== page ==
“We have shown with the work that we do in our lab that nutrition is intricately tied to several outcomes in head and neck cancers, not just mortality but also to symptoms that patients will exhibit,” he said.
The work builds upon ongoing research on nutritional problems among head and neck cancer patients by Anna Arthur, formerly a professor of food science and human nutrition at the U. of I., currently on the faculty of the University of Kansas Medical Center.
“This is another piece of evidence that we need to be scrutinizing nutrition as patients go through the treatment process and over the disease course.”
The findings build upon prior work with SPORE patients by corresponding author Anna E. Arthur, then a professor of food science and human nutrition at the U. of I., that indicated a diet high in antioxidants and other micronutrients may significantly improve recurrence and survival rates and mitigate nutritional problems that often occur during these patients’ treatment.
“Our team’s research is significant because very little is currently known about how to improve response to treatment and disease outcomes for head and neck cancer patients through nutrition,” said Arthur, currently a professor of dietetics and nutrition at the University of Kansas Medical Center.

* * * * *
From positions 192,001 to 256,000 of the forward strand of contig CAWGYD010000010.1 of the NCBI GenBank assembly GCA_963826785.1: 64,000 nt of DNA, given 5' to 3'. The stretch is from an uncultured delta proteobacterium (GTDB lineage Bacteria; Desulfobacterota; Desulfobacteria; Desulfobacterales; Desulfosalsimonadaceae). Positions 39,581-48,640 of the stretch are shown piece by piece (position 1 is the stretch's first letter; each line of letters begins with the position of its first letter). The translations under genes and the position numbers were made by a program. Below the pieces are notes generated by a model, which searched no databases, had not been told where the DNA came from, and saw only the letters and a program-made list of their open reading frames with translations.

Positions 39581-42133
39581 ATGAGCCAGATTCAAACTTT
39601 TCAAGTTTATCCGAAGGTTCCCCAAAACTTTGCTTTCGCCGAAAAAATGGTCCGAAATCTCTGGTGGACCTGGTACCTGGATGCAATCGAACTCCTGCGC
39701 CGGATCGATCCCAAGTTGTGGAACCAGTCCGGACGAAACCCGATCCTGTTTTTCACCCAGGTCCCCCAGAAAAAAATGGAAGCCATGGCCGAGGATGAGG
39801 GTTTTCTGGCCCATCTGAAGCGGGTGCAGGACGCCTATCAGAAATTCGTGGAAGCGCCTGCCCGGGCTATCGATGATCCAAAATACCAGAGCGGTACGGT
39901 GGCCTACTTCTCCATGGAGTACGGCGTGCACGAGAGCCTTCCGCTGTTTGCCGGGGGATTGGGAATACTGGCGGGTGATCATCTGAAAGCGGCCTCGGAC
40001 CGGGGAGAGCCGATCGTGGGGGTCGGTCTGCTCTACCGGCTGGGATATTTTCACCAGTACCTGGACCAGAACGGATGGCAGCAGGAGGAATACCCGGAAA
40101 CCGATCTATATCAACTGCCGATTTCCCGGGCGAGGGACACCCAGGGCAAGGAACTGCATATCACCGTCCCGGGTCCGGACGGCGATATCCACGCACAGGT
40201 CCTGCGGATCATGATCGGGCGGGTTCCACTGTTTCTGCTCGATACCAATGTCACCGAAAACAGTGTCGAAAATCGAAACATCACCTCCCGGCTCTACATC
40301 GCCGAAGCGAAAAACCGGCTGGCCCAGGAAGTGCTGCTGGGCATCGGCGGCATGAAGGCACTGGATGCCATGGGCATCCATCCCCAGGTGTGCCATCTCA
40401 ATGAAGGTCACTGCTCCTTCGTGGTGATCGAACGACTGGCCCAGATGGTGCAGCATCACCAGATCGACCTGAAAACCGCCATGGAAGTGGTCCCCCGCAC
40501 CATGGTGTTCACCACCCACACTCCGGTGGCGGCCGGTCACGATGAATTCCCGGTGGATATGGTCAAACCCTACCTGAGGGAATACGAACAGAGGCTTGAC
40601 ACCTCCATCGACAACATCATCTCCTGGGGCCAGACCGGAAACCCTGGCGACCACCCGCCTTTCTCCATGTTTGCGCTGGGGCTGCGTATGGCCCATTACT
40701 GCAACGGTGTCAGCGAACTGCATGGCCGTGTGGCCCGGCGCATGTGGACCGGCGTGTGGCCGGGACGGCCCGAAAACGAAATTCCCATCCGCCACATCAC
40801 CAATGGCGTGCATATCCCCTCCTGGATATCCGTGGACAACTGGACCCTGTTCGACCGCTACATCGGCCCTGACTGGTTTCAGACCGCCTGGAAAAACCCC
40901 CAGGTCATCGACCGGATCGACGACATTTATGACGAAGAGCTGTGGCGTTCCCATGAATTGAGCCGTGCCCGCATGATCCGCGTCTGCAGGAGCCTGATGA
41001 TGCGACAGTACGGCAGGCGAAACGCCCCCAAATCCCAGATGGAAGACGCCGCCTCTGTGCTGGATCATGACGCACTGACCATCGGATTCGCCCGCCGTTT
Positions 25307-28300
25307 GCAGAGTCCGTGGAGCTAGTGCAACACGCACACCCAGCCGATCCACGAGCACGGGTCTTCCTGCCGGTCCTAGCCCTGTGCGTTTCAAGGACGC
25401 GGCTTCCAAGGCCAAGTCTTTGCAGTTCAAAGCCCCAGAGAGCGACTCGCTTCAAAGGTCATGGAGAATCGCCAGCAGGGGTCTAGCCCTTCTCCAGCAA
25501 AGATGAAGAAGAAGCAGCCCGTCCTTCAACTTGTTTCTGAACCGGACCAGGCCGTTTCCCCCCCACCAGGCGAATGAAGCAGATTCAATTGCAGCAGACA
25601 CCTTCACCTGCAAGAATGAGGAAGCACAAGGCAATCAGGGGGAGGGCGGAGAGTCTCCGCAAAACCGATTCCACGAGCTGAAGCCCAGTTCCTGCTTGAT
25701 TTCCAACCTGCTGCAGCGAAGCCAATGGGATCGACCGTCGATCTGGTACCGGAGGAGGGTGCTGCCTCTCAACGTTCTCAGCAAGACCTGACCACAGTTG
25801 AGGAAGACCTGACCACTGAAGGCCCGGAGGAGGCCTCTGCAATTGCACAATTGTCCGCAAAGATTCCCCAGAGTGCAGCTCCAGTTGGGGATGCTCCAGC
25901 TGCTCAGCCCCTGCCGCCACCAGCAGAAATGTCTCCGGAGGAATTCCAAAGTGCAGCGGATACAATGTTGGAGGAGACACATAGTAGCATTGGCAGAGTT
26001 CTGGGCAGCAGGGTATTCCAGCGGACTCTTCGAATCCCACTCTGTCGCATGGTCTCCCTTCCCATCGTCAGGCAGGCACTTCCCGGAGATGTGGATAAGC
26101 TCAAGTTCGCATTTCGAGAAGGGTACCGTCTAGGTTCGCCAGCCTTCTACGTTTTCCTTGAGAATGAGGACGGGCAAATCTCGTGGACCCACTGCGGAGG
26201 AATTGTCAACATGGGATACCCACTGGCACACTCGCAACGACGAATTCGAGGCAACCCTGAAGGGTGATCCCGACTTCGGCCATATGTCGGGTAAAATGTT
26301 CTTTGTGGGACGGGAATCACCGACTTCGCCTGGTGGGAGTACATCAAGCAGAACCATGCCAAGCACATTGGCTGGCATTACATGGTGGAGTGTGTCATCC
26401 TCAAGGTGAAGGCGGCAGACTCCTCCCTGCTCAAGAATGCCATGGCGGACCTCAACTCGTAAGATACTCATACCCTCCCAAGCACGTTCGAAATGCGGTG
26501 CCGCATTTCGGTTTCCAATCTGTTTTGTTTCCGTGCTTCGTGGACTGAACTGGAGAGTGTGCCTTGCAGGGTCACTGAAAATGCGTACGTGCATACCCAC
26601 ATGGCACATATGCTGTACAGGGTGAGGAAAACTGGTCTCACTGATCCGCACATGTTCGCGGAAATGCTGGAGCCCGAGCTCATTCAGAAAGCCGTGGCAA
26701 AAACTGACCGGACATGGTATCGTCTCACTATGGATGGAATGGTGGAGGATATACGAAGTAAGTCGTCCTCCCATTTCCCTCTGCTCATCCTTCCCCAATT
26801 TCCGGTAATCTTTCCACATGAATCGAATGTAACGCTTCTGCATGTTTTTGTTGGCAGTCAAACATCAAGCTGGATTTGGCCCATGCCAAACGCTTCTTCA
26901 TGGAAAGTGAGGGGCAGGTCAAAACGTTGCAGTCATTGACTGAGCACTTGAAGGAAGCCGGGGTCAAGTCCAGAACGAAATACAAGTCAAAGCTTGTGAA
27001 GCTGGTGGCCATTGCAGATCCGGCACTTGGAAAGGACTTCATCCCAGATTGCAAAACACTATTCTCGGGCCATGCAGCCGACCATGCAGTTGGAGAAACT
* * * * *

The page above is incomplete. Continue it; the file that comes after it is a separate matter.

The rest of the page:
“Given the severe symptoms and side effects that head and neck cancer patients experience that impact eating and nutrition, our work is essential to developing future dietary intervention studies as well as medical nutrition therapy guidelines for this patient group.”
The study was co-written by U. of I. nutritional sciences professors and Cancer Center at Illinois faculty members Sandra L. Rodriguez-Zas, who also is as an affiliate of the Carl R. Woese Institute for Genomic Biology; and Zeynep Madak-Erdogan, the center’s education program leader and the Sylvia D. Stroup Scholar of Nutrition and Cancer.
University of Michigan faculty members Dr. Gregory T. Wolf, Laura S. Rozek and Alison M. Mondul, and alumna Katie R. Zarins also co-wrote the study.